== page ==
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Court Case

MDES & Ocean Springs School District v. James F. Harris

James Harris was a teacher at Ocean Springs High School.  He was fired for showing an “R” rated movie, Silence of the Lambs, to students in his class as a reward for hard work and because they needed a break.  The testimony at the Referee’s appellate hearing revealed that there was no written policy covering this situation.  But, the school principal had previously admonished Harris not to show movies to students without office approval and not to show any movies unrelated to the courses he taught.  

The issue for decision was whether Harris’ showing of the movie constituted an “error in judgement or discretion”, which would not constitute misconduct, or whether the evidence was sufficient for the Commission to find that Harris had willfully disregarded his employer’s interests and cautionary warnings, which would constitute misconduct.

The Mississippi Department of Employment Security initially found that Harris should not be entitled to unemployment benefits based on his separation.  This decision was affirmed by both the Appeals Referee and MDES Board of Review.  However, the decision was reversed by the Circuit Court of Jackson County, and Harris was awarded benefits.  The Supreme Court found that substantial evidence supported the Commission’s finding that Harris’ behavior constituted a willful disregard of the employer’s interests and warnings.  Therefore, the Circuit Court was reversed, and the decision of the Commission Referee and Board of Review reinstated.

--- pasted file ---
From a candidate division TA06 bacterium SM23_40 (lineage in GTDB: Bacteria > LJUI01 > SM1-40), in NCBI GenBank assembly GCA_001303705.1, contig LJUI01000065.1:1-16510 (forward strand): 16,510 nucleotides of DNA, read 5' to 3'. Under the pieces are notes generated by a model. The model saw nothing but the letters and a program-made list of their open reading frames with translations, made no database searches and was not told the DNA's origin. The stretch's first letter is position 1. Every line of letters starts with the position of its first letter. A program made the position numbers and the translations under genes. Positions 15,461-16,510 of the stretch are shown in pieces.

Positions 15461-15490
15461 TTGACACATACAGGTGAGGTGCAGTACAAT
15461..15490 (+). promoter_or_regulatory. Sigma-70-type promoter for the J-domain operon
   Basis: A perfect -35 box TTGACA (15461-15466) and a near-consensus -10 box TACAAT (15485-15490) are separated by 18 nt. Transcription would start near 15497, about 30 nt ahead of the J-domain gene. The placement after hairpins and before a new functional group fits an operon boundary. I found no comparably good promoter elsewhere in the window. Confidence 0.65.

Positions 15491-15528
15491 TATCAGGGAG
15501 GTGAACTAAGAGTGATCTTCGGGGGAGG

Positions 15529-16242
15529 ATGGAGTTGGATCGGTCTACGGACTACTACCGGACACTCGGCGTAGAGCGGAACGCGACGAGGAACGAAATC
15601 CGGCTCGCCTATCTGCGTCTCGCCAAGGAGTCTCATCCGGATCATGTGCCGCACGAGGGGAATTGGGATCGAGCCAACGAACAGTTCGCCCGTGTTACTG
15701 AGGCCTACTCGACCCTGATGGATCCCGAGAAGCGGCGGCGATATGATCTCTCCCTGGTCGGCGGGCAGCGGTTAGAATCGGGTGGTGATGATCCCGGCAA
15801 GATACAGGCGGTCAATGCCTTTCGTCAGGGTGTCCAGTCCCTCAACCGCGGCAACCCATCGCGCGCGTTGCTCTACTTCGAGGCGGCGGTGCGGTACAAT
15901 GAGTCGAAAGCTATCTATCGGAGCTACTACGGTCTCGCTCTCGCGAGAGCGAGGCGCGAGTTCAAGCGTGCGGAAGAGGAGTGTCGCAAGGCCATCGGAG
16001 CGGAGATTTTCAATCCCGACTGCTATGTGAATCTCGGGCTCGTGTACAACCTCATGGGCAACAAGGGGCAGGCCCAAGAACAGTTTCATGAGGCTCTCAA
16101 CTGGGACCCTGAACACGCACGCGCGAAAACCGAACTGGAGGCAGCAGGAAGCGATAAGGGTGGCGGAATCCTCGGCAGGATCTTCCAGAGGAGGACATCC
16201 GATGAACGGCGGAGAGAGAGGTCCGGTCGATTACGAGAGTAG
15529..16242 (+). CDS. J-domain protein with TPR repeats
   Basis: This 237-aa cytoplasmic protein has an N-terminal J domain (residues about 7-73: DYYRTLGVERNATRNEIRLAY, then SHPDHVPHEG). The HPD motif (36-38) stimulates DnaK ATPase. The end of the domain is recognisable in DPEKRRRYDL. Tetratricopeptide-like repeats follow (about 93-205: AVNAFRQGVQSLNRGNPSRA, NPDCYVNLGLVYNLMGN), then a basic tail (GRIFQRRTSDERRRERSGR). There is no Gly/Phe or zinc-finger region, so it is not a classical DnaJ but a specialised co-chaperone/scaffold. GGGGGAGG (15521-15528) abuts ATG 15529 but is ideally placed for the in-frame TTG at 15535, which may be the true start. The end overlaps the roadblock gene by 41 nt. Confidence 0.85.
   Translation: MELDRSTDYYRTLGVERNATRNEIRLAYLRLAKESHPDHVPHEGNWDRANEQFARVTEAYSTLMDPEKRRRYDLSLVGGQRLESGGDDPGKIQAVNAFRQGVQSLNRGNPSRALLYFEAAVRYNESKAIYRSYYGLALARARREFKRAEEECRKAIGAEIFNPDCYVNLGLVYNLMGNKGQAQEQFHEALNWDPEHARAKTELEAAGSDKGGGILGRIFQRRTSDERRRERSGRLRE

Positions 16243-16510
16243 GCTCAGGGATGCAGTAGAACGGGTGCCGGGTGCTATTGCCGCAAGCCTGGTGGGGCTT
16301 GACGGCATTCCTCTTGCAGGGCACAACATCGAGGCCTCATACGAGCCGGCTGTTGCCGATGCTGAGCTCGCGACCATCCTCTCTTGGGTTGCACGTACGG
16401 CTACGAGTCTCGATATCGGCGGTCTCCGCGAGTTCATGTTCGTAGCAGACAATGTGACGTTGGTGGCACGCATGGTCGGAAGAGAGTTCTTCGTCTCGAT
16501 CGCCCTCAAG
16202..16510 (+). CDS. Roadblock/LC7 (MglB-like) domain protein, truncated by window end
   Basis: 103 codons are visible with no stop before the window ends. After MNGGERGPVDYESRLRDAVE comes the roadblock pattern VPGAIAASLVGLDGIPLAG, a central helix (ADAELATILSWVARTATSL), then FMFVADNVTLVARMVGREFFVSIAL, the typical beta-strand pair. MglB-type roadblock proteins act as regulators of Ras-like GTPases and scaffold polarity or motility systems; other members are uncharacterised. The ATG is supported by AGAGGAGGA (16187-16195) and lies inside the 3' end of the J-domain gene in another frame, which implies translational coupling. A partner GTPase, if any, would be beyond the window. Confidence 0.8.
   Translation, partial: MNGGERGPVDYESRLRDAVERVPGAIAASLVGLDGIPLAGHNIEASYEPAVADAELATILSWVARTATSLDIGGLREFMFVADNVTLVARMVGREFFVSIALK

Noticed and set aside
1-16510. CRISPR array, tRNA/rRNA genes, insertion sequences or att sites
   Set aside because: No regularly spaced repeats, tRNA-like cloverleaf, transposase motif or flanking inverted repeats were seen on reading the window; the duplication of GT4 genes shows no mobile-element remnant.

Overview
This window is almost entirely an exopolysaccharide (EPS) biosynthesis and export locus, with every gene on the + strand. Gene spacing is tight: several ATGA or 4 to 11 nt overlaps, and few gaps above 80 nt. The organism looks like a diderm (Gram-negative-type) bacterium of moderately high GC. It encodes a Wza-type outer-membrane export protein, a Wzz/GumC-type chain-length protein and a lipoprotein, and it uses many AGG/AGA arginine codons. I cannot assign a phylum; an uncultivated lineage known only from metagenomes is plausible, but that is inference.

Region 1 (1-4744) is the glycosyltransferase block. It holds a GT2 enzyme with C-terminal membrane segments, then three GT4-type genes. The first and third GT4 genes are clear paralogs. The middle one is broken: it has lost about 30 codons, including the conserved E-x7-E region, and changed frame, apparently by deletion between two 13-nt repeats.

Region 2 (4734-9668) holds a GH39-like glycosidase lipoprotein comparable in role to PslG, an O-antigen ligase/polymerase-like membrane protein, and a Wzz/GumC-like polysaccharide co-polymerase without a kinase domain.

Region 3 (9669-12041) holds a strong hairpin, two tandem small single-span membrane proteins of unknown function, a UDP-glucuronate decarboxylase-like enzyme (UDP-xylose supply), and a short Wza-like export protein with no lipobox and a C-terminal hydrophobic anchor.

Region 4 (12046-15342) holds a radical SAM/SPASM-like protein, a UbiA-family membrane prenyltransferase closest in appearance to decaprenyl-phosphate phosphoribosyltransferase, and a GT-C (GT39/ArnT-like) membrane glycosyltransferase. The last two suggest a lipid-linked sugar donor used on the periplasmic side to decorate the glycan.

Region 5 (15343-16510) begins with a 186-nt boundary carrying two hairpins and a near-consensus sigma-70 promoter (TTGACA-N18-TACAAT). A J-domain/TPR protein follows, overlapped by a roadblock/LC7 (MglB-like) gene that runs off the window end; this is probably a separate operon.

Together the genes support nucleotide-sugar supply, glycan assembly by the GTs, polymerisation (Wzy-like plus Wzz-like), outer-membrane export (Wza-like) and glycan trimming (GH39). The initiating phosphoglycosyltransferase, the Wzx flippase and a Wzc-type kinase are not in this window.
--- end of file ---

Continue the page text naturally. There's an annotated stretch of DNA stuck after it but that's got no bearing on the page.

This case could have gone either way.  On the one hand, the record was clear that one of the primary reasons the school administrators fired Harris was that Harris had displayed a lack of good judgement, a quality they felt necessary for a teacher to possess in order to be entrusted to teach students.  Based on certain precedent cases, lack of good judgement usually will not be sufficient to disqualify a claimant from receipt of benefits.  The burden is on the employer to prove deliberate violations.  However, in this case, the decision turned in favor of affirming the Commission on the fact that Harris had been previously warned not to show films without prior approval and not to show films which were unrelated to the subjects he taught. 

How might this case affect you?  Let’s look at an example.  An employee is assigned to take a patient’s vital signs every 4 hours.  The employee is made aware that this is a requirement and not an option.  This employee takes the vitals at 8 AM and is supposed to again at 12 PM.  However, this employee simply looks in on the patient at 12 PM and the patient states he is fine.  The employee does not take the vitals.  When the next vitals are taken at 4 PM, they are way off from what they should be.  This employee’s poor judgement call, not taking the vitals at 12 PM, could have caused serious harm to the patient.  If terminated, this employee should be denied unemployment benefits.  Certain types of medication errors could also be considered errors in judgements; especially the types where pain medication is involved and is to be given as needed.  

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